Marquee at the Louisville Palace Theatre – photo by Jon Grace

The show we attended was the first night of the three-evening run, and the lineup consisted of Arlo McKinley, Blank Range, and Tyler Childers.  One of the most admirable things about what Tyler is doing is that you can honestly tell that he cares about his friends in other bands and wants to give them a platform to showcase their talents. Other acts on this three-night run included his friends and mentors, John R. Miller and William Matheny from West Virginia, as well as country icon and east Kentucky boy, Larry Cordle, and the Blackfoot Gypsies. His loyalty to his friends and his home has been on display often as of late, as he also just completed an amazing act of charity by donating 500 cases of water to the folks affected by the Martin County water crisis, and influenced the donation of many times more than that from his fans and supporters.

During the show, Tyler also brought out his friends Charles Hatcher, Keebie Gilkerson, and Ian Thorton from WhizzBangBam! Booking and Management Company and presented a check to a West Virginia non-profit in conjunction with Hope In The Hills, which is a concert that raised money to help fight the opioid addiction here in Appalachia. Simply put, Tyler gets it. There’s nothing more Appalachian than taking care of your friends and your home.

Tyler Childers performing at the Louisville Palace Theatre. Photo by Jon Grace.

Getting back to our show…Arlo McKinley was up first. I’ve been a fan or Arlo’s for as long as I have Tyler, and in my opinion, he is one of the most under-rated country artists out there right now. In fact, if I had to pick a “who’s next?” in country music success, Arlo is at the top of my list. Accompanied by his keyboardist Dave Faul, Arlo set the tone for the night. His voice is unmistakable, and the acoustics in the venue took an already haunting voice to another level. Although his set list was a little too short, he completely wowed the crowd. From the seats around us, we heard folks who had never heard Arlo before be converted into fans in an instant. Blank Range was next, an eclectic mix of roots rock and rockabilly akin to The Bottle Rocks. This was my first time hearing them, and I left very impressed. They had a longer set, and kept the audience engaged the entire time.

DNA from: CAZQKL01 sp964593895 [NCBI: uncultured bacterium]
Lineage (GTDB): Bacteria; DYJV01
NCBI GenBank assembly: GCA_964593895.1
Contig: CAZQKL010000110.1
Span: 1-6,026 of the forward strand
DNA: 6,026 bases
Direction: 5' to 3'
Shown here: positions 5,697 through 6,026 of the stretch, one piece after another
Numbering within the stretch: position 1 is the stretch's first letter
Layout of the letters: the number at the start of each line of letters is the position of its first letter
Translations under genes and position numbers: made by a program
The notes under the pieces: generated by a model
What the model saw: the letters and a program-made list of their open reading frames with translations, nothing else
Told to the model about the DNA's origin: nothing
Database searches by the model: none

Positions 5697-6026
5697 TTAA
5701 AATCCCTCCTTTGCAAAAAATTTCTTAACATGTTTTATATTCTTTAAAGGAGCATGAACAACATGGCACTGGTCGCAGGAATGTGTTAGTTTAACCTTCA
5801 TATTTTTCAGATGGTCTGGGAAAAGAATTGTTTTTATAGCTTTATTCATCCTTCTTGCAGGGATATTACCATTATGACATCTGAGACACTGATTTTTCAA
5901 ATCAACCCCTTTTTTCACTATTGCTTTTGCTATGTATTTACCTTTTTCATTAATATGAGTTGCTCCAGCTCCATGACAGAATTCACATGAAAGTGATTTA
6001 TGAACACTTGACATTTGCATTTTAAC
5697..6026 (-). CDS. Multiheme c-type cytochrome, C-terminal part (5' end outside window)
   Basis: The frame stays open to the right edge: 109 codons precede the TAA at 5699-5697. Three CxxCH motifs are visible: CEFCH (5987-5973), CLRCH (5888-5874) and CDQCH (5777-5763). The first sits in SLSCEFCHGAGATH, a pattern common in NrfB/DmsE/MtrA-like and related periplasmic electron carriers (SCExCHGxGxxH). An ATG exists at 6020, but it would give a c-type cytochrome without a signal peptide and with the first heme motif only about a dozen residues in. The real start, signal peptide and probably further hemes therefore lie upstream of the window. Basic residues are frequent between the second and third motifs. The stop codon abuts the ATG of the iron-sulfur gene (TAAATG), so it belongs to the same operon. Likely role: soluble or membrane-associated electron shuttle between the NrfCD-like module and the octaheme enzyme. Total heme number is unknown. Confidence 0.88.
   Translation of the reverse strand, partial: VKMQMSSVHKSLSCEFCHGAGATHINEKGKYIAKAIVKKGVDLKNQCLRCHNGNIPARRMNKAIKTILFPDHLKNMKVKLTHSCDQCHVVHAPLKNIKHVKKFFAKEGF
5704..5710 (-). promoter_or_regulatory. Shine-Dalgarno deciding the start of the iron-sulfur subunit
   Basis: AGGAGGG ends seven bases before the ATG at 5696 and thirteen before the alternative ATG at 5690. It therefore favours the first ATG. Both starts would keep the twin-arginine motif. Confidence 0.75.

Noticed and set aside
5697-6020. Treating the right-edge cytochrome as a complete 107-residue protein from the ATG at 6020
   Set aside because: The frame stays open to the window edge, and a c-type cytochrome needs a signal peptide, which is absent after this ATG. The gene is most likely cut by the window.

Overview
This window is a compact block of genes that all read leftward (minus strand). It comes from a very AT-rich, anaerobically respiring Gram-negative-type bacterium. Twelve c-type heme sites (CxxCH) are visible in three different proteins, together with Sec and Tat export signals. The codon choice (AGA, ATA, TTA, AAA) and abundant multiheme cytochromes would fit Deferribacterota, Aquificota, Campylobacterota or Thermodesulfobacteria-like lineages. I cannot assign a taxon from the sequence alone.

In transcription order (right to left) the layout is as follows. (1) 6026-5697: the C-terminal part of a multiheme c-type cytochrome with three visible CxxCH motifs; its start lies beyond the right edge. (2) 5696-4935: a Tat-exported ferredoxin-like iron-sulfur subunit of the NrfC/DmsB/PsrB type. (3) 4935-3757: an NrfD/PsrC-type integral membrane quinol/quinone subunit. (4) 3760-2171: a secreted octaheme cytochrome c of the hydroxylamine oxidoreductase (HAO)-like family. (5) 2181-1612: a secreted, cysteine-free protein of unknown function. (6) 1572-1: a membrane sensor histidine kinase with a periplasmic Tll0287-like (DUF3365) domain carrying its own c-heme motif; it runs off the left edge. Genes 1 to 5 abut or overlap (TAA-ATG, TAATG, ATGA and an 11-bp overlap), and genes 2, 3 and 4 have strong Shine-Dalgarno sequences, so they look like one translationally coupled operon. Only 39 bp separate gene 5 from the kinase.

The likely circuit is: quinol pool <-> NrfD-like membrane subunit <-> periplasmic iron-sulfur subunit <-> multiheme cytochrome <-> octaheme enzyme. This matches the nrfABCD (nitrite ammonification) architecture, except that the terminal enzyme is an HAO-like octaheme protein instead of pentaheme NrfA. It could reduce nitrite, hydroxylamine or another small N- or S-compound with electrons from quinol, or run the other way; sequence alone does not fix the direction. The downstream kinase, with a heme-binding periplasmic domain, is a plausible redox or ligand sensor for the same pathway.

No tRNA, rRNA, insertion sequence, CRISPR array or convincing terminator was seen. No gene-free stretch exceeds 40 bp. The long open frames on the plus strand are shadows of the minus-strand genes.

By the time Tyler came on, the crowd was excited to see both the brightest new star in authentic country music and their home-state boy. And he did not disappoint. The band got right into rollicking “Bus Route” and rolled through almost two hours of incredible music, including tracks from Purgatory and over a dozen newer tracks that have not seen the light of a studio yet (but hopefully will soon).

The entire set list for the December 29th, 2018 Louisville Palace Theatre show can be found here (

I was happy to hear some of my favorites including “Peace of Mind” (which is about Tyler’s friends from my neck of the woods in Pineville), “Matthew,” “Going Home”, and “Follow You to Virgie.”  During “Follow You to Virgie,” Tyler was accompanied by a young fan (Gunnar) from the crowd on the fiddle along with Professor Jesse Wells. It was another prime example of a person who deserves every ounce of success he has attained, and is sure to continue to set the country music world on fire for the foreseeable future.

Tyler’s success is also cementing Kentucky as the new country music mecca. We have now watched three of our own native sons breathe new life into a genre of music that had become homogenized pop with a token fiddle, and corny, cookie-cutter lines about back roads and tailgates. We watched as Chris Stapleton, then Sturgill Simpson, started exploding in popularity, largely without the help of mainstream country radio. And now Tyler has completed the Kentucky country music trifecta and caught the ear of an entire nation who is begging for country music with some soul. Well friends, we got it here in hills of Kentucky. With their success, it’s becoming easier to shine a light on the hundreds of talented artists that call the Bluegrass state home. And slowly but surely, its going to make the suits in Nashville take notice, too. Whether they want to or not.

I can tip my cap to that.